Each year the College of Arts and Sciences will recognize two Distinguished Teaching Fellows and one Distinguished Teaching with Technology Fellow during the first A&S faculty meeting of the fall semester. As members of the Arts and Sciences Teaching Fellows Committee, the Fellows will form a teaching advisory board, serve as mentors for other faculty members, provide advice on the assessment of teaching, participate in new faculty orientation, and work with the College in other ways to improve its overall teaching mission.

Learn more about the Distinguished Teaching Fellowship and nomination process.


Current Teaching Fellows

Carol Duffy

Distinguished Teaching Fellow, 2017-2020

Carol Duffy is an associate professor in the Department of Biological Sciences. She is a virologist whose research focuses on elucidating the molecular biology of herpesvirus replication as well as understanding the roles herpesviruses play in chronic illnesses. Duffy teaches courses in virology and molecular biology where she shares her passion for the intricate cellular mechanisms that underlie health and disease.

Erik Peterson

Erik Peterson

Distinguished Teaching Fellow, 2017-2020

Erik Peterson is an assistant professor in the Department of History. He teaches a broad range of courses, including History of Science, Epidemics! A History of Medicine, A Global History of Gaming, and The Darwinian Revolution. His research focuses on the transatlantic history of science, eugenics and social Darwinism, the scientific concept of race, science and popular culture, and biology education.

Marco Bonizzoni

Marco Bonizzoni

Distinguished Teaching with Technology Fellow, 2017-2020

Marco Bonizzoni is an associate professor in the Department of Chemistry. His research interests straddle the classical field of organic and analytical chemistry and are focused on the study and use of non-covalent interactions, the weak forces responsible for a number of macroscopic phenomena such as protein folding and molecular recognition. At the undergraduate level, he generally teaches large-enrollment lecture and laboratory courses in organic chemistry.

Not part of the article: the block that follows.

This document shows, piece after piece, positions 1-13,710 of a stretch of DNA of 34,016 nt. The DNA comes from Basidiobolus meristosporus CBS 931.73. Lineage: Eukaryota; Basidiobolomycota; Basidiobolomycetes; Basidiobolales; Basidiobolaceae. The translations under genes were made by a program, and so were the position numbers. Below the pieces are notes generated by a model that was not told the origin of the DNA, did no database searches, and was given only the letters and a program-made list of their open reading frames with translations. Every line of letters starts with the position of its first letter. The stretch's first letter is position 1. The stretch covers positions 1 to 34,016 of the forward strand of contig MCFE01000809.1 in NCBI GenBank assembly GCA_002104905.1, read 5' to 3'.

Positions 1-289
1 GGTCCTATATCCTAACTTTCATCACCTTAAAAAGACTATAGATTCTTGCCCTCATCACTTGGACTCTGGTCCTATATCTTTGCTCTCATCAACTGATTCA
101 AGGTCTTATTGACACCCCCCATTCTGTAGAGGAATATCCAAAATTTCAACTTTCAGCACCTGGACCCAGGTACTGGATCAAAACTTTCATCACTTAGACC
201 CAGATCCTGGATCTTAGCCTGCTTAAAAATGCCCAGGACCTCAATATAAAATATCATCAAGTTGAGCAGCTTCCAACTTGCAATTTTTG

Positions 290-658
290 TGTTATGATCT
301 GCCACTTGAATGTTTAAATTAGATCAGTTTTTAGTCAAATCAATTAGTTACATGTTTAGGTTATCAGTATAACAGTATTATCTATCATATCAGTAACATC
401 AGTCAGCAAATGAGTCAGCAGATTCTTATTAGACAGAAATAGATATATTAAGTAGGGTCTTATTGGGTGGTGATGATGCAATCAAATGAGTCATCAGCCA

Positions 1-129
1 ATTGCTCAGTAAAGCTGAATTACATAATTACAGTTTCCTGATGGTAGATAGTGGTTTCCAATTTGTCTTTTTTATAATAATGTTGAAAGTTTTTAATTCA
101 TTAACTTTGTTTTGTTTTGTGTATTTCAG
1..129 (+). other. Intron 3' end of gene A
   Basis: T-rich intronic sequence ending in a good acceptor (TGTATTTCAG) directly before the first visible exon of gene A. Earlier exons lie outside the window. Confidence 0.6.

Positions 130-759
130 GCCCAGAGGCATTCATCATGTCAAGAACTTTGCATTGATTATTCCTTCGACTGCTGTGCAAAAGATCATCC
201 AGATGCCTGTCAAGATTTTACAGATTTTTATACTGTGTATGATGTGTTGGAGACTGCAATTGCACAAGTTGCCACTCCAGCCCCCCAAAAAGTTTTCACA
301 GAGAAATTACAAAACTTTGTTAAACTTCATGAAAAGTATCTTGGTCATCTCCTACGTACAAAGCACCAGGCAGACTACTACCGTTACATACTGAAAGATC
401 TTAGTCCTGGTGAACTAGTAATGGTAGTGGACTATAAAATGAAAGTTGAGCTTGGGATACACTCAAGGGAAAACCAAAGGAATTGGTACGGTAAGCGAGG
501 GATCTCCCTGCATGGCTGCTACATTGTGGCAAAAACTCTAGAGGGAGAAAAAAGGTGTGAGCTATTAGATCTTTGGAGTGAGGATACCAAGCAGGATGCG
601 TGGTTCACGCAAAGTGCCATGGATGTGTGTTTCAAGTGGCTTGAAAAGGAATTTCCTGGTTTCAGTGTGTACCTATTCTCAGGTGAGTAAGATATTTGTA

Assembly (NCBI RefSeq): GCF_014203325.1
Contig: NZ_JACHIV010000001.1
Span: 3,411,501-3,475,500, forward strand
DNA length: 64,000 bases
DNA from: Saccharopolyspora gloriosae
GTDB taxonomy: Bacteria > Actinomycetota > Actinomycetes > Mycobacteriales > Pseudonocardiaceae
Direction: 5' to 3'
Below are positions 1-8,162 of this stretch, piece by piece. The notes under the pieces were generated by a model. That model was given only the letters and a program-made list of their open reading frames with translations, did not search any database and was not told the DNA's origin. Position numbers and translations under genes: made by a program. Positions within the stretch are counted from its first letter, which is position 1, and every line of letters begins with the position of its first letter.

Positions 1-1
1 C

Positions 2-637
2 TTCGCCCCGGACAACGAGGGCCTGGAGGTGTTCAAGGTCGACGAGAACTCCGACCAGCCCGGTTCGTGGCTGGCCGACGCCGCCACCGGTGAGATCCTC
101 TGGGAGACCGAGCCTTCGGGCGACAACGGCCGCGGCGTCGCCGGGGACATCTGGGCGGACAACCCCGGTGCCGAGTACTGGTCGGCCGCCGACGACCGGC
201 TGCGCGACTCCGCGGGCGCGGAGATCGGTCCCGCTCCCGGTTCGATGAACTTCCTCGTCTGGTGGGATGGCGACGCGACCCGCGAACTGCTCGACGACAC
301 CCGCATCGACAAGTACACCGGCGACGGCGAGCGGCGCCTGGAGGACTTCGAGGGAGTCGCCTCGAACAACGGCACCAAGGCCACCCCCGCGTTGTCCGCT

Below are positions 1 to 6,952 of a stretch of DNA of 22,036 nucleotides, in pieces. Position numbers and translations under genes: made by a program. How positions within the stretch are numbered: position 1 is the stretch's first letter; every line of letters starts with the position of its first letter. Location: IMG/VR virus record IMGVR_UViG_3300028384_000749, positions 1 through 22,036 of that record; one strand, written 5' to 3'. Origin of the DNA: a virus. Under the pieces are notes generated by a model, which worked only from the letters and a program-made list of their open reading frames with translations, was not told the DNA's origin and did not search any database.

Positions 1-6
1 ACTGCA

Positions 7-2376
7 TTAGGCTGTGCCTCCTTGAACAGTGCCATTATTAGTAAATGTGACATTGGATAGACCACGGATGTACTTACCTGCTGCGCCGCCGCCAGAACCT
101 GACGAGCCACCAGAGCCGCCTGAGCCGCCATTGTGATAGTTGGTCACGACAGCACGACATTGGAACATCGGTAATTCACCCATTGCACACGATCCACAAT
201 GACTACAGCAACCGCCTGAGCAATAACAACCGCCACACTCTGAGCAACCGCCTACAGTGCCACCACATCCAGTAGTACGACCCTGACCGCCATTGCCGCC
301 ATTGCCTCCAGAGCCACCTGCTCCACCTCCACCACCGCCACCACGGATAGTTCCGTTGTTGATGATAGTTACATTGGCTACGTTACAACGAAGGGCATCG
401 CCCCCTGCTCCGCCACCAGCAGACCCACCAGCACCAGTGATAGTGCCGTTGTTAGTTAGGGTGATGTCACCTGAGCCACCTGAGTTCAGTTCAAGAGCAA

Jeff Melton

Distinguished Teaching Fellow, 2016-2019

Jeff Melton is an associate professor of American studies. He teaches a range of courses related to his two broad research areas: humor and travel. He structures each segment of a course around content presentation, individual engagement, and collaborative thinking.

Ana Corbalán

Distinguished Teaching Fellow, 2016-2019

Ana Corbalán is an associate professor of Spanish. In the classroom, she conveys her passion for teaching Spanish language, literature, and culture to her students, and they, in turn, develop a greater appreciation for learning.

Lauren Cardon

Distinguished Teaching with Technology Fellow, 2016-2019

Lauren Cardon became an assistant professor (NTRC) in UA’s Department of English in 2013. Her research focuses on American literature and cultural studies, and she teaches courses in writing and American literature.

Lisa Davis

Distinguished Teaching Fellow, 2015-2018

Lisa Davis is an associate professor in the Department of Geography. Her research focuses on fluvial geomorphology, which encompasses how water creates and transforms landscapes and biophysical (cultural, socioeconomic, and ecological) interactions involving rivers. Each semester she teaches one large, 240-student introductory natural science course, Earth Surface Processes and Landforms, and one of several smaller upper division courses (e.g., Watershed Dynamics, Geomorphology, Fluvial Geomorphology, or Soil Science).

Ted Trost

Distinguished Teaching Fellow, 2015-2018

Ted Trost has been teaching at The University of Alabama since graduate school in 1998. Over the years, he has taught religious studies courses in American religious history, religion and film, apocalypse in popular culture, and biblical literature. In New College, Trost has taught introductory seminars in creativity and the humanities, as well as advanced seminars in songwriting.

Jeremy Bailin

Distinguished Teaching with Technology Fellow, 2015-2018

Jeremy Bailin is an astrophysicist studying galaxy formation — how galaxies like our own Milky Way form and evolve over the 13.8 billion-year history of the universe. He teaches large, 150-student introductory astronomy classes for non-majors, as well as graduate courses on astrophysical processes relating to galaxies and radiation.